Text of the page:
Behind the walls at East Mississippi Correctional Facility
Lauderdale County is home to more than 1200 inmates at East Mississippi Correctional Facility in Lost Gap. It's the primary facility in the state to treat offenders with special mental needs.
There have been complaints over the years about inmate treatment and prison conditions. The state had to cut ties with GEO Group who first oversaw operations when it was built 18 years ago. Now it's under different managements. For the first time WTOK cameras were allowed in the prison to see what's going on there.
It's located off highway I-20 east at the Lost Gap Exit.
"I think a lot of people in Lauderdale County don't realize we have a regional prison. You can't see it from the interstate, you have to be looking for it or live out that way to know where it is," said District 5 Supervisor, Kyle Rutledge.
Past the barbwire, through a secured fence, and beyond a secured gate there's a community of male offenders serving time at the East Mississippi Correctional Facility. It's designed to contain 1500 inmates but is home to 1251.
"It is like, its own little city. We have things going on throughout the day where inmates can purchase things to have in their cell. We have education programs going on, we have recreations programs, we have our own in house medical unit for inmates,” said Warden Frank Shaw.
East Mississippi Correctional Facility opened in 1999 ran by GEO Group under contract with the Mississippi Department of Corrections. The company received bad review on inmate treatment and prison conditions. It eventually lost its contract agreement to Management and Training Corporation, who has run it since 2012.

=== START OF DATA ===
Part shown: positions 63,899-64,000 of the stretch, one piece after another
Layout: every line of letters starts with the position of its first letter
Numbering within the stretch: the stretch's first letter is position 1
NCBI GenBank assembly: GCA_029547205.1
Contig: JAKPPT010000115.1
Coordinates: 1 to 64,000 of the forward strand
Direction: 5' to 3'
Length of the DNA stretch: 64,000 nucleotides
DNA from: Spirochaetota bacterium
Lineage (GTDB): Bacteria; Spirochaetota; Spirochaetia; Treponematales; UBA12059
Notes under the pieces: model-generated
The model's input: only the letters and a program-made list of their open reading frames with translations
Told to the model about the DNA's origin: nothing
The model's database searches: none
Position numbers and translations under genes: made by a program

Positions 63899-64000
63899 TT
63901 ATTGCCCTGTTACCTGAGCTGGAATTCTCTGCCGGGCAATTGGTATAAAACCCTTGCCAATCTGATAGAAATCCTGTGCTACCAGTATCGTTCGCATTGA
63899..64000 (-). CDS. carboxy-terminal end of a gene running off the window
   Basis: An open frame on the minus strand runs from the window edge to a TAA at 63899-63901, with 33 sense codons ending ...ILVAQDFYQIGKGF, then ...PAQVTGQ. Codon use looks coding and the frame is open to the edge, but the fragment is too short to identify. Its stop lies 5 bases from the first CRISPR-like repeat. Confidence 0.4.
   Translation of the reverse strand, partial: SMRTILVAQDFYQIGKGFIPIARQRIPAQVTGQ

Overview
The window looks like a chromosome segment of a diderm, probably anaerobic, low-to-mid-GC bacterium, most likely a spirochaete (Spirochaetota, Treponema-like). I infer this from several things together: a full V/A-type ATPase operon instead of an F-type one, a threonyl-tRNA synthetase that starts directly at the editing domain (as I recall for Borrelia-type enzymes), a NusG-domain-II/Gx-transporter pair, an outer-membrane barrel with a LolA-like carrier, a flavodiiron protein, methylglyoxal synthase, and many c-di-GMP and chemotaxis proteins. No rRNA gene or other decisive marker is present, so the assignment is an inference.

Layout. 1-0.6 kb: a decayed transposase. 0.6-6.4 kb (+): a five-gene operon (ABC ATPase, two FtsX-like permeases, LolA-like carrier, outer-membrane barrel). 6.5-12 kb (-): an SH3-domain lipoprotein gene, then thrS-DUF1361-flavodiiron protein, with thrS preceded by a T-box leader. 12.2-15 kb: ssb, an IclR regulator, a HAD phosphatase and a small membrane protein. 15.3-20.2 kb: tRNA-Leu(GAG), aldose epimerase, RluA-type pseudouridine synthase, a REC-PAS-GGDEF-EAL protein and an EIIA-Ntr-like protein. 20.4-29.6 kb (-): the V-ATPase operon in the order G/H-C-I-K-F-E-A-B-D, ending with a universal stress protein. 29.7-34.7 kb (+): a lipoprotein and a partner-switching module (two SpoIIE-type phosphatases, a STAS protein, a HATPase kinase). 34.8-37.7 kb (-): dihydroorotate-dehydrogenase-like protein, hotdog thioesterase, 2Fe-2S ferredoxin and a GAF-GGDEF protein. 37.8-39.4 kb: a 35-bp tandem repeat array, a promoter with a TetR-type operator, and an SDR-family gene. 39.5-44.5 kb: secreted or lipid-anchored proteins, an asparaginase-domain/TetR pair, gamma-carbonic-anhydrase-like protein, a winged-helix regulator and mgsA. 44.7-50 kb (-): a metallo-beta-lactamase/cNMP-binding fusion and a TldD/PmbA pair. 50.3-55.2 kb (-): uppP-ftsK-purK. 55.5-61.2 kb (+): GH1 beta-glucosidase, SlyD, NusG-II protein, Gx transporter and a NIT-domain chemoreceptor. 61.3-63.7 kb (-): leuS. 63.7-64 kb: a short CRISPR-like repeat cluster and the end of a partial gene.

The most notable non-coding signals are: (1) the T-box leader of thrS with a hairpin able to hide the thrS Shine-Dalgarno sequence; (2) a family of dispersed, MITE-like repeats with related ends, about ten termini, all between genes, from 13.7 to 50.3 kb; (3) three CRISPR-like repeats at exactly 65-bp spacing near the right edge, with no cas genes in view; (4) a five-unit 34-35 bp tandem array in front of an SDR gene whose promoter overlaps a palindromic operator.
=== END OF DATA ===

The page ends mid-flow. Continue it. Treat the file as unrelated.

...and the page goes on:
" We had to go through some transition to get the facility where it needed to be. And we are still working on that quite honestly," said Shaw.
Its surrounded by timber the and stands alone on archers of land. It's located about two and a half miles from the closest residential area. Inmates convicted of crimes like murder, aggravated armed robbery and rape are serving time.
"There is always the potential of an inmate out smarting the system and escaping,' said Sheriff Billie Sollie.
That's only happened once in the facility. In 2005 under the previous operators, three violent inmates escaped and were captured a few days later.
EMCF is the primary facility in the state for treating inmates with mental illness and according to the Mississippi Department of Corrections mission statement, rehabbing inmates is a top priority.
“I think that is very important in an inmate’s life in terms of while he is incarcerated because it can change that person to be someone they were before going into the system. And a completely changed life when he goes out," said Shaw.